01/22/2015 04:07 EST | Updated 01/22/2015 04:59 EST

Music As Painkillers? Study Highlights Power To Minimize Kids' Pain

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PERTH, AUSTRALIA - SEPTEMBER 24: Rihanna performs live for fans at the first show of her Australian Tour at Perth Arena on September 24, 2013 in Perth, Australia. (Photo by Stefan Gosatti/Getty Images)

(Relaxnews) - Listening to 30 minutes of music by artists like Rihanna and Taylor Swift or whichever artist the child prefers -- or even audiobooks -- could significantly reduce pain after major surgery, according to a new study at Northwestern University.

"Audio therapy is an exciting opportunity and should be considered by hospitals as an important strategy to minimize pain in children undergoing major surgery," said study senior author Dr. Santhanam Suresh. "This is inexpensive and doesn't have any side effects."

The research team was interested in discovering a non-pharmaceutical strategy for pediatric pain management because opioid analgesics can lead to breathing difficulties in children.

The 56 participants ranged in age from nine to 14 and selected their favorite music from a playlist of chart-topping music in genres that included pop, country, classical and rock.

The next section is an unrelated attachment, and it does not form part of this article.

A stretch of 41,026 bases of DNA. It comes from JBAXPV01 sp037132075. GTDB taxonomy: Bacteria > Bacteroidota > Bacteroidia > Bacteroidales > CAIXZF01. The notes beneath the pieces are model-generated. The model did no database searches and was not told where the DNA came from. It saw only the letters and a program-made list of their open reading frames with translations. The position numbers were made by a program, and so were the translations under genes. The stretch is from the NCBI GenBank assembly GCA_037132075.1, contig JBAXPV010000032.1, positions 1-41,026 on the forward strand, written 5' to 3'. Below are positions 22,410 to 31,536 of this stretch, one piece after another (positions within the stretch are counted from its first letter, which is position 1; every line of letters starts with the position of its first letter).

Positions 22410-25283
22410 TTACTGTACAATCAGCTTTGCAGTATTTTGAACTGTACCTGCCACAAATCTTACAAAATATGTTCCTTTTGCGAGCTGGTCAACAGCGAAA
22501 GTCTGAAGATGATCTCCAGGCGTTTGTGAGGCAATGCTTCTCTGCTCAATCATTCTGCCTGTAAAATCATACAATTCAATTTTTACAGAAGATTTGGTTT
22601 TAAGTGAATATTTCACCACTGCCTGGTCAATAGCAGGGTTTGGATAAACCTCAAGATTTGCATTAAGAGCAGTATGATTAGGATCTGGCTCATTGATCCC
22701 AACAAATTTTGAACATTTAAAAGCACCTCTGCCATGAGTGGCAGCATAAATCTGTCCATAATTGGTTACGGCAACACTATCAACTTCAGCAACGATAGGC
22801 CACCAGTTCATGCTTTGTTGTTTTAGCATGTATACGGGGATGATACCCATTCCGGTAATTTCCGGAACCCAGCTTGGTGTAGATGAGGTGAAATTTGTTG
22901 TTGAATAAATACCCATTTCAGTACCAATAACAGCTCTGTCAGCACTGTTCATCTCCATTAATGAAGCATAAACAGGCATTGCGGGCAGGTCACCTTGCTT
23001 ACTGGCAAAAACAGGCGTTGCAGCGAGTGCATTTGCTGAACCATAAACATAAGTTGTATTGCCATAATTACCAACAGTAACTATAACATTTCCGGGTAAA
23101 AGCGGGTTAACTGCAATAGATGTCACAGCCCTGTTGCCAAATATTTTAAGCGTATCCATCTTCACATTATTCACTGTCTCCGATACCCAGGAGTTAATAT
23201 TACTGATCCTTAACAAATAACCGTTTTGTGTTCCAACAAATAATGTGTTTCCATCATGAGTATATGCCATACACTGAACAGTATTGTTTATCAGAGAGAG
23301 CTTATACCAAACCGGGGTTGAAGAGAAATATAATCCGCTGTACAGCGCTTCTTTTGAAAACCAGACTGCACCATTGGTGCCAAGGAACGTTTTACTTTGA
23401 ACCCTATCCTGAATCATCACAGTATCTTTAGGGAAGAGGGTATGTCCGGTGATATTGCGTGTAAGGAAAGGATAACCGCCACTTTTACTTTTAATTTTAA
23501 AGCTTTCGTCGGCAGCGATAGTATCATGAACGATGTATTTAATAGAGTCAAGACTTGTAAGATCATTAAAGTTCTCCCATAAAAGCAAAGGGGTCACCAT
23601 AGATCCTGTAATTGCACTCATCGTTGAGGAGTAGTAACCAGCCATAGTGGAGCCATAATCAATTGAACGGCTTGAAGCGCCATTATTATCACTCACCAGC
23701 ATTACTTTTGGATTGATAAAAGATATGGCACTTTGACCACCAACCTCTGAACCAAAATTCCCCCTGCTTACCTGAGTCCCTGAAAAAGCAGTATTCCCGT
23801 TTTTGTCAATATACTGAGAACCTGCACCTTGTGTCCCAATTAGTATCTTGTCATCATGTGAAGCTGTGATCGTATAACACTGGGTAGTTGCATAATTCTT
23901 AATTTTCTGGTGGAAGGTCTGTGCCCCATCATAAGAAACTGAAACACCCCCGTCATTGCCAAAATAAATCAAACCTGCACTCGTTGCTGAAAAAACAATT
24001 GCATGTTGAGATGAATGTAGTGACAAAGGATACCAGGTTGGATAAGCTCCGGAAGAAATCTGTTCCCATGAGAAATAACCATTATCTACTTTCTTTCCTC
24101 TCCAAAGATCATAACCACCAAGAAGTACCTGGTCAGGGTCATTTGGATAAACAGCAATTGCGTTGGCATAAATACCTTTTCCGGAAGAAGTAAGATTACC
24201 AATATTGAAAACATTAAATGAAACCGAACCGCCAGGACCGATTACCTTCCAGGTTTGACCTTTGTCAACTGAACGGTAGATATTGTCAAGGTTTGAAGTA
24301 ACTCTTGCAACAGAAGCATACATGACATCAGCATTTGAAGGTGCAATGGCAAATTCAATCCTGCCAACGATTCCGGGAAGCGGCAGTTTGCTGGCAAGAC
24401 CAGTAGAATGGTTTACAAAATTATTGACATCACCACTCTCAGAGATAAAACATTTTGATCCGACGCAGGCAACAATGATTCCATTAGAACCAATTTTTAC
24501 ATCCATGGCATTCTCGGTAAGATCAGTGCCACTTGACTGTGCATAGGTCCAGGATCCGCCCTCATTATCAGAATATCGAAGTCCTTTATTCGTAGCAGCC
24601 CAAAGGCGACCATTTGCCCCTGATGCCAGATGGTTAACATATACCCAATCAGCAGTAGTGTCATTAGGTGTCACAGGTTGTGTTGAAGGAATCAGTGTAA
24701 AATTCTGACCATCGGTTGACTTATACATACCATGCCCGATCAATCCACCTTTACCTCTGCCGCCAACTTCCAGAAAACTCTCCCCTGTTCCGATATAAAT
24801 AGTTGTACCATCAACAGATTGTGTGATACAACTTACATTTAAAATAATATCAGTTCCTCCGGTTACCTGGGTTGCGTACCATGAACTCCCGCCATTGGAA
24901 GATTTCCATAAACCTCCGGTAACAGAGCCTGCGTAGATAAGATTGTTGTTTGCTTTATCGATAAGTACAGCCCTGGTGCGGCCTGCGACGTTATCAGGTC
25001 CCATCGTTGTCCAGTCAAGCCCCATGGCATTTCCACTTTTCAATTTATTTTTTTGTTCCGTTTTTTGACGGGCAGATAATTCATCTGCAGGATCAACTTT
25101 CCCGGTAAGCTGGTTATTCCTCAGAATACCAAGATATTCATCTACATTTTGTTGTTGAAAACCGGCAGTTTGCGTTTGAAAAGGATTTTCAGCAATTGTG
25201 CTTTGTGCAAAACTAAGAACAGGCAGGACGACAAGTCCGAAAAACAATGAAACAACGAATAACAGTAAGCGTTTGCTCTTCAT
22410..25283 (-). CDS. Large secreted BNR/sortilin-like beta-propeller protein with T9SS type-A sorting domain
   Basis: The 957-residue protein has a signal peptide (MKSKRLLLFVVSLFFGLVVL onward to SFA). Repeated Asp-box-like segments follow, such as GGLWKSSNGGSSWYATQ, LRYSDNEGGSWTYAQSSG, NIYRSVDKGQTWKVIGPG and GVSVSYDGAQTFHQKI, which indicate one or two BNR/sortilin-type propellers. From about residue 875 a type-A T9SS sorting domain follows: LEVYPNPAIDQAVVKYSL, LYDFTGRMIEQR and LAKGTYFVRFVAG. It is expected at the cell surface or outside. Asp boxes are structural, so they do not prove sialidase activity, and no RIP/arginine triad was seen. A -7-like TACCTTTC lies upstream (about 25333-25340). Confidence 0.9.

Dr. Suresh emphasizes the importance of allowing the patients to choose their music.

"Everyone relates to music, but people have different preferences," he says.

Patients reported their pain levels before and after audio therapy by identifying images of facial expressions that best portrayed how they felt.

While the patients had varying amounts of initial pain, the therapy worked regardless of how much pain they complained of after their surgeries, according to the study.

The research team divided them into three groups, each of which had a different type of audio therapy that included audiobooks, music and noise-cancelling headphones, with sessions of each lasting for 30 minutes.

The only group that had no significant reduction in pain was the group that used the noise-cancelling headphones, according to the study.

The study, which was published in the journal Pediatric Surgery, is believed to be the first randomized evaluation of audio therapy as a method to manage pain in pediatric patients.


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